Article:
3. Oatmeal

Oatmeal contains antioxidant properties that reduce patching, discoloration, and sensitive skin. To use oatmeal for mottling, soak it in cold water and apply the resulting paste to the affected skin.

4. Aloe Vera

Aloe vera is a soothing gel found in the leaves of the aloe plant. It helps reduce irritation and inflammation, and also assists in clearing discoloration. To use, apply the gel to the affected area daily, and let it sit for an hour each time.

Other Treatments for Mottled Skin

Mottling and patching caused by other medical conditions require specific treatment, depending on the cause. Mottled skin caused by an autoimmune disease can be alleviated when the disease is treated or adequately managed.

For mottled skin caused by medication, discuss your alternatives with your healthcare provider.

If vascular diseases cause your mottled skin, it can be alleviated by effecting healthier lifestyle changes and taking medication that aids the regulation of blood pressure.

There’s no remedy for skin patching and discoloration associated with the end-of-life stage, but the person should be kept warm and comfortable in their final moments.

How Can You Prevent Mottled Skin?

Prevention of mottled skin depends on the factor that caused it in the first place. Mottled skin caused by common conditions such as cold and restricted blood flow can be prevented, while others can only be managed after they happen. Notwithstanding, here are some tips to help prevent mottled skin:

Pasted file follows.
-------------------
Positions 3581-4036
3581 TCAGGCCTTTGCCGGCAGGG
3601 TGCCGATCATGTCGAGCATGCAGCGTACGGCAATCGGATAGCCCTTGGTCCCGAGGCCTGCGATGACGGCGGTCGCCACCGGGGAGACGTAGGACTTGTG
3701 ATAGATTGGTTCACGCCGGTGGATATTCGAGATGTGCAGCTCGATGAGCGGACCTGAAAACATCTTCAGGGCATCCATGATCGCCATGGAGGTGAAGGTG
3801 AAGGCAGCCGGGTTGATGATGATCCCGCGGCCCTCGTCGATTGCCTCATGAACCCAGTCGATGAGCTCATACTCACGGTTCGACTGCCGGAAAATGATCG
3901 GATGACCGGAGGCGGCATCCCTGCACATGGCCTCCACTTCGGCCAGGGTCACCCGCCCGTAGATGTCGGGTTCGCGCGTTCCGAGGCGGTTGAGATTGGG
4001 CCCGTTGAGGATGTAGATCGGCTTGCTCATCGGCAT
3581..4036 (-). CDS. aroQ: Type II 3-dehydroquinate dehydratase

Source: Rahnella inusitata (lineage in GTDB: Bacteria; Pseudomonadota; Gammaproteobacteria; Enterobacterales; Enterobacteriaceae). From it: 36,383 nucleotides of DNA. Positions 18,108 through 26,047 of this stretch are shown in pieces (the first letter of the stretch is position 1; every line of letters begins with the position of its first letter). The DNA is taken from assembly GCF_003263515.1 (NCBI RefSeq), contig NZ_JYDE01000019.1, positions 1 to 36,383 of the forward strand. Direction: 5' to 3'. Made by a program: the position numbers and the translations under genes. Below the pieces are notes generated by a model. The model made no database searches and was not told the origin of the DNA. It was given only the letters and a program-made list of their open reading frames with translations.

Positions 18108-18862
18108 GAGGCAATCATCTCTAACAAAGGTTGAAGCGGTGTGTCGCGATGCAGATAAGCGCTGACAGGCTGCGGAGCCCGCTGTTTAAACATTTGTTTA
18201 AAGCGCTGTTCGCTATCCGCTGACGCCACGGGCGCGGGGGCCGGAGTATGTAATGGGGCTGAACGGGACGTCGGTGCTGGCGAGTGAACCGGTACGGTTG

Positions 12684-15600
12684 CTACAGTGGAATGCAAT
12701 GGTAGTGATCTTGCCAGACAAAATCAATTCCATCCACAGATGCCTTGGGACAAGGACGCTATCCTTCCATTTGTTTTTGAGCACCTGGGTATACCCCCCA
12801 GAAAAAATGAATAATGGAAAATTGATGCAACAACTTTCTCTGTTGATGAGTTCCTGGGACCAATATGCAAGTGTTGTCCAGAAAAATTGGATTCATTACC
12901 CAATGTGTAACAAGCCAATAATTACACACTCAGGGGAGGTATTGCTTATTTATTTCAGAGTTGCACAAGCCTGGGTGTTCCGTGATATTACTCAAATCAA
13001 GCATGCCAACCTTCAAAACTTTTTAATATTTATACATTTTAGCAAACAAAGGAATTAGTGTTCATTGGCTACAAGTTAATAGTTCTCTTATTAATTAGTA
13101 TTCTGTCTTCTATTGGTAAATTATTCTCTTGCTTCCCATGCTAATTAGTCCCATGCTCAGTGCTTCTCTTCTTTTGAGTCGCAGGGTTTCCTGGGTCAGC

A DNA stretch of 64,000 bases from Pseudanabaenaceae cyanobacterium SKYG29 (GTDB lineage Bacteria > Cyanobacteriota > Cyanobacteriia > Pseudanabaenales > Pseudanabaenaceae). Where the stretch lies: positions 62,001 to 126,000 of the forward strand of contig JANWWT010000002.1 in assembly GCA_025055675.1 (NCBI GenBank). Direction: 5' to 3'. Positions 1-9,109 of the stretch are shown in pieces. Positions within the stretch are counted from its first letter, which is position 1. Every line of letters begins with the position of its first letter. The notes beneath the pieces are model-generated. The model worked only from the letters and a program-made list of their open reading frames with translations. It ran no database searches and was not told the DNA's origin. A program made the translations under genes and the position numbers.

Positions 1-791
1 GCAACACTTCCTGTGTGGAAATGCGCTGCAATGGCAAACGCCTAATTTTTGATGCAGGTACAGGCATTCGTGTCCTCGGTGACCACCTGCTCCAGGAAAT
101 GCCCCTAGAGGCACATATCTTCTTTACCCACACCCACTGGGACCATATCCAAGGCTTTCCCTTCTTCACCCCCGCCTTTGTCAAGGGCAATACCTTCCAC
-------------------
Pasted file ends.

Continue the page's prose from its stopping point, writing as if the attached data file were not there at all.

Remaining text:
1. Stay Active

Staying active has many benefits for the skin. It improves blood circulation around the body and strengthens the blood vessels. This helps the skin to get adequate oxygen and look healthy.

Group of people exercising

2. Keep Your Body Warm

Staying warm, especially in cold weather, can help reduce the chances of developing mottled skin. Multiple layers of light clothes work better than one heavy layer when keeping warm. Warming affected areas can also help clear up mottling.

3. Reduce Pressure on Your Hand and Feet

Pressure on the arms and feet can cause reduced blood circulation and lead to skin mottling. Don’t stay in the same position for too long. Adjust the position of your limbs from time to time and let blood flow freely.

4. Massage

Massaging mottled skin increases blood flow by relaxing the blood vessels and eliminating discoloration. It also helps to reduce inflammation, swelling, and pain.

When to See a Doctor?

You should see a doctor for mottled skin if any of the following occurs:

  • swelling, ulcers, or painful nodules under the skin
  • fatigue, dizziness, or fainting
  • hypothermia
  • fever
  • raised, itchy rash
  • increased breathing, pulse, and heart rate

Key Takeaway

In cases where the root cause of mottled skin is unsure, a healthcare professional could recommend a skin biopsy to find the cause before discussing further treatment options.

Taking good care of your skin and your body will go a long way in preventing mottled skin and other diseases. For more questions concerning skin, hair, or health, check out our site.